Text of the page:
Aaron Maller, aka twiceroadsfool, has been sharing his Revit door family package on RevitForum for the past few years. If you haven’t seen it yet, you can check out his post in the thread here:

In the thread, he gives instructions on how the door families work, and a link to download the 179mb zip package:
First important part. The way they work is you only place the ones that say DOOR at the beginning of their name, obviously.

Download Link for the v4 Doors, a sample file with the doors in them, and the Door Schedule accompanying them, is here:

Thanks for sharing Aaron!

Older posts:
Doors for download, Nested Panels and Nested Frames..

Heads-up via http://notanotherrevit.blogspot.com.au/

Ever wanted to get a Tag to pick up the hardcoded Elevation value given to a nested Family?  Then check out this great little thread and cool answer by Julien!

You need to set a SP in the nested family.
Make the plate geometry attached to ref planes that are not the 2 from the template. Assign a SP to the distance between the RP at center of geometry and the RP that defines origin. SP will be by instance. Beware of directions for correct behavior when loaded in the host.
In the host family, add the same SP, select the plate, and in properties palette, look for the tiny button on the left. Click and choose the SP you’ve added. The insert point of the plate must be set to the ref level of the host.
Now you have the elevation of the plate driven by a SP in the host. Create a tag for this SP. You’re done. 

By Julien Benoit at
How can I get this parameter into a tag?

Remember Julien Benoit’s adaptive component tutorial from a year ago (link here)?  Well, Julien has made something pretty cool and posted it on RFO.  It is basically a 4 point adaptive component that calculates the area of the resulting surface using Bretschneider’s formula.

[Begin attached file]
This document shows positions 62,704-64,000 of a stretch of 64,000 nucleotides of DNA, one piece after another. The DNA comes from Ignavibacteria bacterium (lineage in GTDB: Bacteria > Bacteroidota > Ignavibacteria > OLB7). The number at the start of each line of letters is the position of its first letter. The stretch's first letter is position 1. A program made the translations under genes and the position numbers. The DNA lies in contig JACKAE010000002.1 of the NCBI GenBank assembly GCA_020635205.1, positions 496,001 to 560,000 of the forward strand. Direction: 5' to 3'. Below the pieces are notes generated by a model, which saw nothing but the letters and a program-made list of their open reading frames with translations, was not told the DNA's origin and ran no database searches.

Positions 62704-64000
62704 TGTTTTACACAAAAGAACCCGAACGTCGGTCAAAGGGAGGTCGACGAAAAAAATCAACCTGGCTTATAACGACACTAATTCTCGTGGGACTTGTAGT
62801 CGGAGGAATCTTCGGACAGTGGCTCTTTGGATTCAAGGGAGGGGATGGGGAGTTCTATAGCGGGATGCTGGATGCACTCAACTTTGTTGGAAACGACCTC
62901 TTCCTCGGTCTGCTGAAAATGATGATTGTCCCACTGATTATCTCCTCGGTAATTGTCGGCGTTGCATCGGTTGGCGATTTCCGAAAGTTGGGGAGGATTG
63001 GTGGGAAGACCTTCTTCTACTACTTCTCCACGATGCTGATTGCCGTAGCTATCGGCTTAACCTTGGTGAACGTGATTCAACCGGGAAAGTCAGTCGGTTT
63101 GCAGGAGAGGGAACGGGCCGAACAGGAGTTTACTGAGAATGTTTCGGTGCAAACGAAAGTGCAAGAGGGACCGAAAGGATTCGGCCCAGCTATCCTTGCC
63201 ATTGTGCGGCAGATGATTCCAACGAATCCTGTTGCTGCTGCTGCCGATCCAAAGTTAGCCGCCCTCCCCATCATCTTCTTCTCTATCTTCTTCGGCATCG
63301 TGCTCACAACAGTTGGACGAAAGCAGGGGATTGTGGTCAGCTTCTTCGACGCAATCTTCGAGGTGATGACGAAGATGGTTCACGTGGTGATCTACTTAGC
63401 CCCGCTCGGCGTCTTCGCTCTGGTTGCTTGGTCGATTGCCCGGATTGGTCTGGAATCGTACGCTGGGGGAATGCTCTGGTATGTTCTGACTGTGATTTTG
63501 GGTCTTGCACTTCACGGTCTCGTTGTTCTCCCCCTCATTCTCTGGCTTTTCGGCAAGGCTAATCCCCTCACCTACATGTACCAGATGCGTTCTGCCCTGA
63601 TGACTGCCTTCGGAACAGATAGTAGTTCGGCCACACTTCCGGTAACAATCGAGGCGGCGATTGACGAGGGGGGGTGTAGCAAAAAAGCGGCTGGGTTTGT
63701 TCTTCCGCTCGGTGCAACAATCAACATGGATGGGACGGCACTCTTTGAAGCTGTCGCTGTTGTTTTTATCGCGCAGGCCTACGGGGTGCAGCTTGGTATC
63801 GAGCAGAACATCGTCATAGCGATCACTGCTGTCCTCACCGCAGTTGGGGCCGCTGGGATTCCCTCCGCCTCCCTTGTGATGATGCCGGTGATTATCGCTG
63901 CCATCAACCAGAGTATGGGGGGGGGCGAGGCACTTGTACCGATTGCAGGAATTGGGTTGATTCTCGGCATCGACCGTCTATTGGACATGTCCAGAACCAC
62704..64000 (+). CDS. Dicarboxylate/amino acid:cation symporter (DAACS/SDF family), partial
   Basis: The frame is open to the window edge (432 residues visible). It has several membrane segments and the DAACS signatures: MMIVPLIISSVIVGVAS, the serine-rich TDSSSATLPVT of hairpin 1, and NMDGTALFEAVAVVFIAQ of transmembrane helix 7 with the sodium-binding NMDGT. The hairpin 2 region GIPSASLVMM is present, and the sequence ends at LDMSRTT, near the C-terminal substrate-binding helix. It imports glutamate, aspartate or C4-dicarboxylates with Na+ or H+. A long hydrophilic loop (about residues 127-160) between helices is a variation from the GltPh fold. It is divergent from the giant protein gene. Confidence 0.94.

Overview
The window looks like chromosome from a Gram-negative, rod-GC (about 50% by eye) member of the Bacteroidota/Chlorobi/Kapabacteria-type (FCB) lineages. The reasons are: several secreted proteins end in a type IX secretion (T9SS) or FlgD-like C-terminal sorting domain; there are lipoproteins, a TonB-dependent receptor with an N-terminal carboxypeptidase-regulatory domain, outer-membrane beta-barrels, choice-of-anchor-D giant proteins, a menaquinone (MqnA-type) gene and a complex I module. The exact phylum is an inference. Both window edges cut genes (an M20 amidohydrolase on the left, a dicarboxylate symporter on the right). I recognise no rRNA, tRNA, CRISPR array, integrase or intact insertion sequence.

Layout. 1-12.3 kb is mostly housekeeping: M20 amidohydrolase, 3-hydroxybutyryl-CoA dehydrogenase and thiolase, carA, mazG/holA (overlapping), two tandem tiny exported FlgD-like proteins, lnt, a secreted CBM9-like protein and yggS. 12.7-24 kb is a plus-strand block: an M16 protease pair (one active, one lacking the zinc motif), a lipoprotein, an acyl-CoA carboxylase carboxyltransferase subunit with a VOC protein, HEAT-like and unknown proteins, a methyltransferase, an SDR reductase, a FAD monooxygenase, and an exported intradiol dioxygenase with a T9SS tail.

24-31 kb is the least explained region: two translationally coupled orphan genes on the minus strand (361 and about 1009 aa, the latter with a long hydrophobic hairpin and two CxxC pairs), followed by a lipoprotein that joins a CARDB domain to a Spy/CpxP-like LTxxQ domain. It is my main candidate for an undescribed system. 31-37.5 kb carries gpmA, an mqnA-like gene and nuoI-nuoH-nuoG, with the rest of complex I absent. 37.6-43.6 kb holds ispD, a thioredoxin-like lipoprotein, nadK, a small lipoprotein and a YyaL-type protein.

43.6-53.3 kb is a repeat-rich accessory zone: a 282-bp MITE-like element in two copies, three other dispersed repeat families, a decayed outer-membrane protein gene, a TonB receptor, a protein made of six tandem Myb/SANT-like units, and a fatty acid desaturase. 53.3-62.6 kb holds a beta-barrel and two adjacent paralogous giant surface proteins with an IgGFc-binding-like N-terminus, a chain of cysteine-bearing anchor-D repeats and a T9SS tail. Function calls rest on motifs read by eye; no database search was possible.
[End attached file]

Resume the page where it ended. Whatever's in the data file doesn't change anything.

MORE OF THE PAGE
Julien’s solution (using an intense formula):
File Type: rfa AreaTool#2013_AC_CP_4P.rfa 208.0 KB

This is the formula, if you are interested (!)
sqrt((P – A) * (P – B) * (P – C) * (P – D) – ((A * B * C * D) * cos((BB + CC) / 2) ^ 2))

Alfredo’s more volumetric solution:
File Type: rvt Project_panel_areas.rvt 960.0 KB

Note: you will have to login to RFO to download from these links.

Read the whole thread:
AC curtain panel as measurement tool

From Jeffrey McGrew on RevitForum (I’ve underlined key parts):
“While I respectfully disagree that rendering in Revit is a waste of time, for there are still times we do so, I totally agree with what you’re saying here. If you want to produce renderings from Revit models using anything but the built-in Mental Ray (and it’s vast limitations) then your best bet really is to link the Revit file into Max.

The new model linking in Max 2013 works very well, so we simply link our models, continue to do the ‘real work’ in Revit while we simply swap materials / plants / lights in Max and then use Octane Render to produce the images.

We’ve tried just exporting OBJs out of Revit or Max & bringing those into Octane Render, and the lack of control over UVs, instancing, entourage, etc. drove us back to using Max.

Just to be clear, I HATE Max. The UI drives me crazy, and it’s so crash-tastic that it’s a wonder we get work done sometimes. I’d much rather work with another program, but the Revit linking works so well, and the Octane Render plugin works so well, that well, I just suck it up. 😉

I’ve tried several rendering plugins for Revit, and run into the same problems. Even if there were a Octane Render plugin for Revit, I don’t know if we’d use it, unless it was as well integrated as the Mental Ray one is…

Jeffrey McGrew

2012: Maxwell for Revit